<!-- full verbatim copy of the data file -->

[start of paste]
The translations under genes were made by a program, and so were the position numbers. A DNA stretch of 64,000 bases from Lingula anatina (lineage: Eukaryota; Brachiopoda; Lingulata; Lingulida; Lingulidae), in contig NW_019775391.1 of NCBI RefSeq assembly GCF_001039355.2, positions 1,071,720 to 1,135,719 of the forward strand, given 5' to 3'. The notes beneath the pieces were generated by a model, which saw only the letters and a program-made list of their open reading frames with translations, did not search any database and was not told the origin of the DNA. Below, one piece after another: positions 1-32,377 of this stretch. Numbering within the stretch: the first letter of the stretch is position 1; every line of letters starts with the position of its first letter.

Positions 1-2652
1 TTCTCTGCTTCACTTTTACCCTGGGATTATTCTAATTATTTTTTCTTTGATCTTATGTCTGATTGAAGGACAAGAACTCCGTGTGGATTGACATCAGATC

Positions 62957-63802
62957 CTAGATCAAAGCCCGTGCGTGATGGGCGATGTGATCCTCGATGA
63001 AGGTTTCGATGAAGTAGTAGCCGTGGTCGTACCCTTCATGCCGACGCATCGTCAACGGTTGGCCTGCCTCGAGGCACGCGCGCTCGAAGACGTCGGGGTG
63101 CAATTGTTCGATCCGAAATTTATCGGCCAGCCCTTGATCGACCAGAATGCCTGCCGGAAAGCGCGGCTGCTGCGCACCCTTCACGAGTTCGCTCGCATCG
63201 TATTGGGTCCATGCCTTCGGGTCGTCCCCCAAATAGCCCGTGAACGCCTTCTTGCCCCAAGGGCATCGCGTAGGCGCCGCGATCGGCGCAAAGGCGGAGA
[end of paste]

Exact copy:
The translations under genes were made by a program, and so were the position numbers. A DNA stretch of 64,000 bases from Lingula anatina (lineage: Eukaryota; Brachiopoda; Lingulata; Lingulida; Lingulidae), in contig NW_019775391.1 of NCBI RefSeq assembly GCF_001039355.2, positions 1,071,720 to 1,135,719 of the forward strand, given 5' to 3'. The notes beneath the pieces were generated by a model, which saw only the letters and a program-made list of their open reading frames with translations, did not search any database and was not told the origin of the DNA. Below, one piece after another: positions 1-32,377 of this stretch. Numbering within the stretch: the first letter of the stretch is position 1; every line of letters starts with the position of its first letter.

Positions 1-2652
1 TTCTCTGCTTCACTTTTACCCTGGGATTATTCTAATTATTTTTTCTTTGATCTTATGTCTGATTGAAGGACAAGAACTCCGTGTGGATTGACATCAGATC

Positions 62957-63802
62957 CTAGATCAAAGCCCGTGCGTGATGGGCGATGTGATCCTCGATGA
63001 AGGTTTCGATGAAGTAGTAGCCGTGGTCGTACCCTTCATGCCGACGCATCGTCAACGGTTGGCCTGCCTCGAGGCACGCGCGCTCGAAGACGTCGGGGTG
63101 CAATTGTTCGATCCGAAATTTATCGGCCAGCCCTTGATCGACCAGAATGCCTGCCGGAAAGCGCGGCTGCTGCGCACCCTTCACGAGTTCGCTCGCATCG
63201 TATTGGGTCCATGCCTTCGGGTCGTCCCCCAAATAGCCCGTGAACGCCTTCTTGCCCCAAGGGCATCGCGTAGGCGCCGCGATCGGCGCAAAGGCGGAGA